How Fuel Injection Systems Work

In the old days, car engines used carburetors to vaporize the fuel going into an engine.  This method worked out fine for half a century but during the 1950s automobile manufacturers started experimenting with injecting gasoline directly into engines.  This would allow engineers to deliver fuel more precisely into the cylinders leading to higher gas mileage and lower emissions.  By the late 1950s, many cars were being offered with fuel injection systems.The first fuel injection systems were mechanical but these soon gave way to electronic systems which are simpler and more accurate.  For those that would like to learn more, read on. We spoke to the service techs at Waldolf Dodge in Waldorf, MD, a full service Chrysler, Dodge, Jeep, Ram dealer, and got a complete lesson in how fuel injection technology works.

How they operate

When you turn the key on in your car, the engine control computer (ECU) sends a signal to the fuel pump relay which powers on the fuel pump for a few seconds.  Sometimes you can hear the fuel pump humming when you turn your key. Once the fuel pump is on, it draws gas from the gas tank and sends it to the fuel filter, then to the fuel pressure regulator and then to the fuel rail that straddles the engine block. The gasoline at this point is under some 35-50 PSI pressure.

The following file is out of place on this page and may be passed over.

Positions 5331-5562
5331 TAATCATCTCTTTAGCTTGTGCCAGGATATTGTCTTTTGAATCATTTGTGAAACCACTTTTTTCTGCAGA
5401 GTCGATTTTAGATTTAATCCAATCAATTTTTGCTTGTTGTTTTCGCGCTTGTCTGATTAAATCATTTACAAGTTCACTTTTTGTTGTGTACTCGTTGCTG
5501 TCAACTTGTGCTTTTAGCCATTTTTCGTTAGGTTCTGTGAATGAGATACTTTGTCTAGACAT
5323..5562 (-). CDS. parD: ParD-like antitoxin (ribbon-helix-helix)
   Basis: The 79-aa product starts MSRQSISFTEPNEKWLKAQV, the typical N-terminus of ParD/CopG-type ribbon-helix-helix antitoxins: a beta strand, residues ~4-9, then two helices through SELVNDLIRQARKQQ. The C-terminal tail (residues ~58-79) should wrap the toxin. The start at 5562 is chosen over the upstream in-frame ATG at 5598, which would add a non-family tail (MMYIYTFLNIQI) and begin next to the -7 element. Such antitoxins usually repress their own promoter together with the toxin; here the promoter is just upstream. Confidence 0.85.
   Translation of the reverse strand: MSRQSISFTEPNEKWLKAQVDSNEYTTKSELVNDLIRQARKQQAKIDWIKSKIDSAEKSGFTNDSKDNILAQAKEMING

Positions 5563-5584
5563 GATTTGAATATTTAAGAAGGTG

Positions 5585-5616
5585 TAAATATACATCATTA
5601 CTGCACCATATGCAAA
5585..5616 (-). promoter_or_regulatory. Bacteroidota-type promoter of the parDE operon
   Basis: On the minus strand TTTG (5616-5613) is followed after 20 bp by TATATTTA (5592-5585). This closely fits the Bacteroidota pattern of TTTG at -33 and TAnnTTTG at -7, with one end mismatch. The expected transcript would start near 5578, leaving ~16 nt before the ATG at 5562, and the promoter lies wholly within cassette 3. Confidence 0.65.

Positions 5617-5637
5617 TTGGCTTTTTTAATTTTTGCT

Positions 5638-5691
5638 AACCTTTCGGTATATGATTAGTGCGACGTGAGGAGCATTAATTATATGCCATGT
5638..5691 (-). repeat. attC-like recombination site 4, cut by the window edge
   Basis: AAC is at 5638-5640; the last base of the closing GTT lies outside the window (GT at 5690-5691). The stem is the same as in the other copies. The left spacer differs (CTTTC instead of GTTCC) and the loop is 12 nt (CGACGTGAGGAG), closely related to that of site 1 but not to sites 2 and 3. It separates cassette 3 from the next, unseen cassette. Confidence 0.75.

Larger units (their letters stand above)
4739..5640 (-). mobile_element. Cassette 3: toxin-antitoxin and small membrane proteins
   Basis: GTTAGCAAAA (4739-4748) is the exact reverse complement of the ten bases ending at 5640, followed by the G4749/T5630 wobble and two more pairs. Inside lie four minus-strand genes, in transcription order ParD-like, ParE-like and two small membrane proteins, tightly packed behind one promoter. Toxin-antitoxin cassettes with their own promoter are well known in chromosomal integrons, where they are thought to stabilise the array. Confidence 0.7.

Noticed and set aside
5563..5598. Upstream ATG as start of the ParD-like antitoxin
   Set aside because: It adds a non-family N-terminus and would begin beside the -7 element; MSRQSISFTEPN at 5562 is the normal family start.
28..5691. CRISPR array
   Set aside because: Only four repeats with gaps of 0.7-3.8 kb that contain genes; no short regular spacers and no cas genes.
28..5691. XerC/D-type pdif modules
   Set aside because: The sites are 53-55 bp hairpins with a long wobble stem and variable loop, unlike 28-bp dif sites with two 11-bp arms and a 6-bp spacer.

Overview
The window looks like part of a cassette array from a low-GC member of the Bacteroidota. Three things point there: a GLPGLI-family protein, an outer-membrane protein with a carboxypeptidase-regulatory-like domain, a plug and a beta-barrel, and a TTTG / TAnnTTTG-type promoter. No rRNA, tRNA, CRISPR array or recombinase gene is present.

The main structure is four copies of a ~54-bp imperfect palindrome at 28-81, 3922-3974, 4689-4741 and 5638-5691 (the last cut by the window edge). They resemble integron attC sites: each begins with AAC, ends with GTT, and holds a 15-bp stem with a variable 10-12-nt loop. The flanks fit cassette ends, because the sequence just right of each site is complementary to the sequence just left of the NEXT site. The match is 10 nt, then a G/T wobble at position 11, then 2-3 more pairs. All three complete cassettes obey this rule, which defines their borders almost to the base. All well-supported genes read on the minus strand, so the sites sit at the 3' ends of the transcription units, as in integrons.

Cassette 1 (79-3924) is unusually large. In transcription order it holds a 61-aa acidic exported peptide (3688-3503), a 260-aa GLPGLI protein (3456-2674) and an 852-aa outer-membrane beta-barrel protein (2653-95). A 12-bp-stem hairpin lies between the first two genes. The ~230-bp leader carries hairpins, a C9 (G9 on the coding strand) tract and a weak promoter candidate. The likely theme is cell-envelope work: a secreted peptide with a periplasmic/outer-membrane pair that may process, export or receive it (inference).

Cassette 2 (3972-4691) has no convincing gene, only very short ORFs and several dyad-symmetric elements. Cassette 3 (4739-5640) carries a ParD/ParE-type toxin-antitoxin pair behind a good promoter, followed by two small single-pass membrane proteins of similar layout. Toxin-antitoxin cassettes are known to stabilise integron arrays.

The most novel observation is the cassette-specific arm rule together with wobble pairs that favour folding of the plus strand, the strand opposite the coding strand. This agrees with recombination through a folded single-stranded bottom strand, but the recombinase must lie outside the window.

Once the fuel enters the fuel rail, it is distributed to the fuel injectors.  The fuel injectors are controlled by the engine control computer which sends an electronic signal to each injector when fuel is needed.  The precise amount of fuel injected is controlled by the ECU. The amount of gas injected will vary depending on the conditions at the time, whether you either idling, cruising, or if it is being accelerated.

Electronic fuel injection systems utilize lots of sensors that feed information back to the ECU. This allows the ECU to know precisely where the engine is in its combustion cycle.  For example, most systems have two sensors connected to the ECU. The first is the crankshaft position sensor. The second is the camshaft position sensor which sends a signal letting the computer know what position the intake and exhaust valves are in.  

More sensors

The amount of fuel that is injected into the engine is controlled by the ECU also.  The ECU controls this delivery by monitoring many other sensors.  For example, the mass air flow sensor (MAF) tells the computer how much air is being pulled into the engine.  The throttle position sensor lets the ECU know how much you are accelerating.  The air temperature sensor lets the computer know the temperature of the air entering the engine.  The coolant temperature sensor lets the ECU know what the temperature of the engine is. The oxygen sensor lets the computer know how much oxygen is leaving through the exhaust system. Like we said before: lots of sensors.

Complex but not difficult to fix

You may be thinking that modern fuel injected engines must be a horror show to repair, especially if a mechanic isn’t an electrical wiz. Actually, this is incorrect. Automobiles today have electronic diagnostic ports (OBD-II) that technicians can plug code readers into to identify problems.  This has revolutionized the ways cars are fixed today.

Source: Waldolf Dodge in Waldorf, MD